In order to increase the number of beneficial bacteria in the intestines, we need to take in beneficial bacteria from fermented foods, as well as dietary fiber, oligosaccharides, and other foods that serve as food for beneficial bacteria. If you eat only a complete meal all the time, there is no food to feed the good bacteria, so it is thought that it will be difficult for the good bacteria to increase. To maintain a good intestinal environment, it is important to eat a variety of foods.

The long-selling “Karamucho” is also part of the Complete Meal series. Although it is a snack food, it provides a well-balanced intake of nutrients, so there is less guilt about eating it (from the KOIKEYA press release).

For those whose diets are unbalanced, the “Perfect Meal” is rather healthy.

Considered as one of the three meals, depending on how the “complete meal” is utilized, it can be a strong ally for busy modern people. For those whose diets are unbalanced or who eat two meals a day, using it well can help make up for missing nutrients.

Many of the products in the “Perfect Meshi” series can be completed by pouring in hot water or heating in the microwave, and the cooking process is simple for all of them. For those who tend to eat unbalanced meals, such as ramen noodles + rice at restaurants, rice bowls + noodles at convenience stores, or hamburger sets at fast food restaurants, I would rather recommend the Complete Meshi series.

If you have trouble cooking for yourself because you tend to overeat, especially at night, replacing only one meal with a complete meal at night will give you a perfect nutritional balance for that one meal. This will also prevent calorie overload.

The best time to include a complete meal is not only for dinner, but also for breakfast. For those who skip breakfast, or who often end up eating only bread and coffee due to lack of time, smoothies and granola from the “Perfect Meal” series can be used as an easy way to have a well-balanced breakfast.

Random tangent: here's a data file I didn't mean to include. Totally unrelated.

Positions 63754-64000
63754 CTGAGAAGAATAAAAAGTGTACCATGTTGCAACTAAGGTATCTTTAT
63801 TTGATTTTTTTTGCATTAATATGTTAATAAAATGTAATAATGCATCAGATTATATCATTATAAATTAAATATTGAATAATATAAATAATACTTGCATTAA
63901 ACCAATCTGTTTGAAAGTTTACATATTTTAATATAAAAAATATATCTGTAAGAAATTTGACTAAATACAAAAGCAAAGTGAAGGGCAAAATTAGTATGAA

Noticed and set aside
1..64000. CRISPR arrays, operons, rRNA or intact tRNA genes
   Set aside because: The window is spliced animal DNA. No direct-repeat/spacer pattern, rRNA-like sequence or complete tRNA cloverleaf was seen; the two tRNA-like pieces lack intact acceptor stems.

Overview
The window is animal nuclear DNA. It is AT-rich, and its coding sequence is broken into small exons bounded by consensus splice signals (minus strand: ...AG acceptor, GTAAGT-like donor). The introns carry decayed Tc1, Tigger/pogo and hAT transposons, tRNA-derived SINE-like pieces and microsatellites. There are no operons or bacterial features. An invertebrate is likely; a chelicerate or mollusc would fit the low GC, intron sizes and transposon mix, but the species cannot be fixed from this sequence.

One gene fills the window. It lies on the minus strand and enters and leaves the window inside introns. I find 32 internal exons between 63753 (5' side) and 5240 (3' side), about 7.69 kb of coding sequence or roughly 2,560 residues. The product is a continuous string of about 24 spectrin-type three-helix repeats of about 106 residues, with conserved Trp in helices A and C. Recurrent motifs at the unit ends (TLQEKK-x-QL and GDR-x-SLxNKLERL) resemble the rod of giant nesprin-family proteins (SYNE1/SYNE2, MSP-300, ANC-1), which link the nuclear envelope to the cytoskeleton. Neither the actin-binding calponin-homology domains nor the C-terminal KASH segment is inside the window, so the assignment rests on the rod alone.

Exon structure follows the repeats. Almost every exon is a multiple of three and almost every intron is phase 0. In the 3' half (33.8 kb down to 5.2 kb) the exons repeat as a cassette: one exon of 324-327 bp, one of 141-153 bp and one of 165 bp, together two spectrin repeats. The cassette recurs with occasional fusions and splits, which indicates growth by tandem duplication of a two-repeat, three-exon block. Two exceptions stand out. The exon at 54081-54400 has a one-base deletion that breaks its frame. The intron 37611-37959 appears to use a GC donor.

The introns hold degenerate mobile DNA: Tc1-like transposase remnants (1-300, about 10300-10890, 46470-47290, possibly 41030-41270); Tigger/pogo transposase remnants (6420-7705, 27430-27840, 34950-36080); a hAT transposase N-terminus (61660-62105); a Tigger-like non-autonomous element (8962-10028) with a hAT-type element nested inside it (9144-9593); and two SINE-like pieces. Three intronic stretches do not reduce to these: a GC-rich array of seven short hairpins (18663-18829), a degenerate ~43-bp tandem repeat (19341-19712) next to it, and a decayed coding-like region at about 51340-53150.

If one meal is a complete meal, there are some points to keep in mind when eating the other two meals.

For example, you can eat a salad with green and yellow vegetables, a granola, or a smoothie. For example, try to eat a variety of foods instead of the same menu, such as raw foods like green and yellow vegetable salads and fruits, fermented foods like yogurt and natto, blue fish rich in EPA and DHA, and soy products containing soy isoflavones.”

Foods that were once thought of as junk food are now becoming more health-conscious. Moreover, a decade ago, some foods were “bland” and “not good to eat. Technology has evolved and healthy food has become both tasty and functional. It seems that today’s busy people are the ones who can’t afford not to use these healthy foods.

Erika Shinohara is a registered dietitian. She is a certified instructor of the Japanese Society of Anti-Aging Medicine and the president of Health & Beautrition. She is the leader of Health & Beautrition, which provides easy-to-understand information on dietary habits that create health and beauty from within the body. While working as a member of a medical team at a general hospital and a nephrology and internal medicine clinic, she realized the importance of sleep and became a sleep improvement instructor and a sleep health coach.

  • Interview and text by Yoko Nemmochi Yoko Kemmochi

    Born in Yamagata Prefecture in 1983, Yoko Tunemochi worked for 10 years in the editorial department of a health information magazine, editing monthly magazines and web media before becoming a freelance writer. Currently, she interviews, plans, and writes about doctors and specialists, focusing on healthcare and medical fields.